Yes, I know full well that the novel “The Cuckoo’s Calling” was published under Rowling’s pseudonym Robert Galbraith. By all accounts, the novel was getting fairly good reviews before anyone knew the truth about the author. While it wasn’t being considered for any best sellers lists, it was certainly not doing badly for a seemingly “debut” novel.
But when the truth was revealed, two things happened. First of all, the sales started going through the roof, with both the UK and US Amazon sites have it as ranked #1. (I wish I knew how it had ranked before the news broke.) Secondly, a huge number of one-star reviews started popping up on both the Amazon sites. Obviously people were angry about being duped, or maybe they were angry at having the truth leaked. There were a few more four and five star reviews that showed up to counter this, but it seems no one thought the book was all bad until after the news came out. Does that seem a touch suspicious to you? It does to me!
So maybe it was a marketing ploy to leak the true identity of the author. If so, it worked. The problem is that some people are going to hold that against the book (as they already do her). Does that mean I’ll be reading the book? No, it does not. You see, I’m not a crime fiction person. Yes, I’ve read some, but it isn’t the genre that I’m immediately drawn to when looking for something to read. So it isn’t like I was going to go out and read this in any case. Knowing that the real author is Rowling hasn’t changed that for me in the least. This is because, while I’ve always appreciated the fact that the Harry Potter books got young people reading again, I didn’t find her to be all that marvelous of a writer.
Don’t get me wrong; she isn’t a bad writer, she’s just not a great one. Her forte is that she knows how to devise a good plot with lots of action and twists to keep the readers’ interest. And that’s a must for a crime novelist. However, a great deal of things in her Harry Potter books made them less than optimal. For instance, her dialog was on the weak side. The protagonists all sounded alike, as did all of the antagonists. Also I found her style to be a bit simplistic. Yes, they were young adult novels, but that doesn’t mean they can’t read slightly more sophisticated texts. But my biggest bone of contention was that, as the series wore on, we got the feeling that her editors stopped doing their jobs. Her last books in the series were bloated beyond belief, and after a while, I just gave up on them.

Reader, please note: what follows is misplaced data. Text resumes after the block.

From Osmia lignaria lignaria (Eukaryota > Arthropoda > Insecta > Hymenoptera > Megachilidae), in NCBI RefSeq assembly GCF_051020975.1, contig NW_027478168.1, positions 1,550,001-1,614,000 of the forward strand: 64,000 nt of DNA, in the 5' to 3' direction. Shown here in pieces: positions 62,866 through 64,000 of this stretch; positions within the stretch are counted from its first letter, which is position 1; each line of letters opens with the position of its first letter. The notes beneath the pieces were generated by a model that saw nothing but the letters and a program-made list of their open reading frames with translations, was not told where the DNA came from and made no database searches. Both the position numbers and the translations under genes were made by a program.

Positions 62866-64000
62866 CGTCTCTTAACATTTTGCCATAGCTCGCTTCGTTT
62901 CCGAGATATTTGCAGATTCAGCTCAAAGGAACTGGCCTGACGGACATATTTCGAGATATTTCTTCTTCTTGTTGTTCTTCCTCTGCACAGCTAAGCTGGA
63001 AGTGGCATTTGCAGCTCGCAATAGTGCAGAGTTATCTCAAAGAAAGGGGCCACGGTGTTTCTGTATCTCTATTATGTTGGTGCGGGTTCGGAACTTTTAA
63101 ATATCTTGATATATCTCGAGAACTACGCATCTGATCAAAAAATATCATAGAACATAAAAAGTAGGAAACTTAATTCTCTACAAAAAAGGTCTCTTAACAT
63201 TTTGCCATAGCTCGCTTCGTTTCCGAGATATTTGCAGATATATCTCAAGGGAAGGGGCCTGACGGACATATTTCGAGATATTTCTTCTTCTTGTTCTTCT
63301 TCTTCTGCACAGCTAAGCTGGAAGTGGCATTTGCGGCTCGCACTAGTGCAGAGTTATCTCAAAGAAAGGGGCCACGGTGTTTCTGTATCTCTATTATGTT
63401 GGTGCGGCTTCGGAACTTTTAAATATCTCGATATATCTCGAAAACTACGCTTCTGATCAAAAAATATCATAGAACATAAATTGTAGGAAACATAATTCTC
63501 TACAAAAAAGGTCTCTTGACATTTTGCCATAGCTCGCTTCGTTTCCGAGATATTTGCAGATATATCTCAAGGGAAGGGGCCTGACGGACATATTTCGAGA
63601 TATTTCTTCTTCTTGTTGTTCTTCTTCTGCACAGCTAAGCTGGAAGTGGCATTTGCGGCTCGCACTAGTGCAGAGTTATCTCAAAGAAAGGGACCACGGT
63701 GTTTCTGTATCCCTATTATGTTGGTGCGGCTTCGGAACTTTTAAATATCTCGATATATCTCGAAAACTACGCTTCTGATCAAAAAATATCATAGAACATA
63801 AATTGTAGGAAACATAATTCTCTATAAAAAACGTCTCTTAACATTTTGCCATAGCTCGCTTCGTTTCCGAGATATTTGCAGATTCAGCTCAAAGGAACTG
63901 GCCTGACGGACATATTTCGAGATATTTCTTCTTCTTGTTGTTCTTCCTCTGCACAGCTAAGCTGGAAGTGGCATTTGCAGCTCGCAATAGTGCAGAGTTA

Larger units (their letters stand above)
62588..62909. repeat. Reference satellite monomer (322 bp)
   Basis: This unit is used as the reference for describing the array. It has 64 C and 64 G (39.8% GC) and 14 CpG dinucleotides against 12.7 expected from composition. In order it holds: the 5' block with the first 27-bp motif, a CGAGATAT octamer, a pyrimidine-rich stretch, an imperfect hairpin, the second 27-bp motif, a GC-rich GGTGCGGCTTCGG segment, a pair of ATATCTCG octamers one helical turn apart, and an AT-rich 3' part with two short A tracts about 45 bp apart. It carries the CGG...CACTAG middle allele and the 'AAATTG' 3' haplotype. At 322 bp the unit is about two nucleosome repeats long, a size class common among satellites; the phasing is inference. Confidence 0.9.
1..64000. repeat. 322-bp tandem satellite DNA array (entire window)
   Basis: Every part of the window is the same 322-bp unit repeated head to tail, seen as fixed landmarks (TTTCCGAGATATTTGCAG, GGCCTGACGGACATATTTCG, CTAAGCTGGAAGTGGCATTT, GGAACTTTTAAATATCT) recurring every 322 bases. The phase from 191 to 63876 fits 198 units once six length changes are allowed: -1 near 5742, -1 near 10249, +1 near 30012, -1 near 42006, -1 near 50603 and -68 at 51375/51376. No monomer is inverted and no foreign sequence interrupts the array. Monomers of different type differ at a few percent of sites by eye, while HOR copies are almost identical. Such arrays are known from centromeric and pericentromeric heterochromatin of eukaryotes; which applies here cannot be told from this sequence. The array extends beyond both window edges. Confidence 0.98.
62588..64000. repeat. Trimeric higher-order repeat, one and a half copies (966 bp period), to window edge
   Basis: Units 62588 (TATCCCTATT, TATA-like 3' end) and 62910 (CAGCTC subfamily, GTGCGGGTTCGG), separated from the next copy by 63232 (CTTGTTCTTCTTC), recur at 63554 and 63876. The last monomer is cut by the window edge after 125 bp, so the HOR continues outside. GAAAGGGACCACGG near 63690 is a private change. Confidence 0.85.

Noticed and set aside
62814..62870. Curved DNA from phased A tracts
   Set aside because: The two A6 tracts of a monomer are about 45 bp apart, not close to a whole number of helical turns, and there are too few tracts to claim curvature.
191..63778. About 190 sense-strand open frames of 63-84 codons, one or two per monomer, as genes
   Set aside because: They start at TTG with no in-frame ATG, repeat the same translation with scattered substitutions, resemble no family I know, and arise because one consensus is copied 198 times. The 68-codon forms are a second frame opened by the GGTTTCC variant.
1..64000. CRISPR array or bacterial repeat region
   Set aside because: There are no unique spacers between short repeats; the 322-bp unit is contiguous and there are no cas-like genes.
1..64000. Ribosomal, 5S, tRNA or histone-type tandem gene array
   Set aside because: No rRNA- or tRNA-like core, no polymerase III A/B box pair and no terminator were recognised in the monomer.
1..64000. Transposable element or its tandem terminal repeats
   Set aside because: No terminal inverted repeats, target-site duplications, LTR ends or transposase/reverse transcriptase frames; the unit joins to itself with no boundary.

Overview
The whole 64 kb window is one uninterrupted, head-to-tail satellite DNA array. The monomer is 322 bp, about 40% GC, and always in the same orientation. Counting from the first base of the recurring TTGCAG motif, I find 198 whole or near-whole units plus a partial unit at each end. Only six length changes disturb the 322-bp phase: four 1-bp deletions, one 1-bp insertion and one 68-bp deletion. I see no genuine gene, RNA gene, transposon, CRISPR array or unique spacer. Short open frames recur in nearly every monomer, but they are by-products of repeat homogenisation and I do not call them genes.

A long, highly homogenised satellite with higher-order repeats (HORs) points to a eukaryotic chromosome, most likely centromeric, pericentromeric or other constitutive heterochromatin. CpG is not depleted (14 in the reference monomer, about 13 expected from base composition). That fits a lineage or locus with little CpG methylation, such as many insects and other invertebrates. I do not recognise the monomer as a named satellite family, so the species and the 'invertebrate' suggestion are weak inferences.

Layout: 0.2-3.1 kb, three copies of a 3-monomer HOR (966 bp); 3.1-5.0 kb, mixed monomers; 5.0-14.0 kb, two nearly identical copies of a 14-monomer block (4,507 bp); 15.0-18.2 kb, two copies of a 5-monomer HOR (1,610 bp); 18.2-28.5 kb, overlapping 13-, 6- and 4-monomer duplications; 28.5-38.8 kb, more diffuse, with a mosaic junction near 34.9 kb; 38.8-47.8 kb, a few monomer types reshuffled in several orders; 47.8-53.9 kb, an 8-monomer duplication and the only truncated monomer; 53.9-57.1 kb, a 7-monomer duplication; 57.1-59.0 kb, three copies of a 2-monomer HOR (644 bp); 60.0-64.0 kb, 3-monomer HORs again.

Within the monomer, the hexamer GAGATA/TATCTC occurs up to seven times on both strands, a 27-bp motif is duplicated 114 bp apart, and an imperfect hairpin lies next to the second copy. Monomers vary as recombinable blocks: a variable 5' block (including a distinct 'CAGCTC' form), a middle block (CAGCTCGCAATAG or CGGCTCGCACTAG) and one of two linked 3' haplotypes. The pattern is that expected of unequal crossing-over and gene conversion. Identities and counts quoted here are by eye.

Does this mean the new book can’t be good? No, it does not. Not even in light of the lukewarm reception that her adult novel brought. Did I read that? No, I didn’t. And I have to admit that it was partially because of my last impressions of the Harry Potter books that I didn’t bother with it. The other reason was that it sounded far too much like so many other books I’ve read by authors I really like. So I ignored it – like many others did.
In fact, perhaps it was because of just this type of criticism that not using her real name for this new book was a good idea. I imagine that publishing under a pseudonym can be either a humbling or an exhilarating experience. If it gets high praise, you know you’ve got a talent – your popularity wasn’t a fluke. If not, you know that people were buying your books because of your fame and not because of your abilities (which would be, apparently, lacking).
To tell the truth, I’m kind of sorry that her secret was leaked. Some people will never stop being angry with her for hiding behind the name Robert Galbraith. Others will buy the book solely because the mask has been removed. In the end, love her or hate her, the book can no longer be judged on its merit alone. That’s just sad. And if I were Ms. Rowling, I would have preferred it otherwise.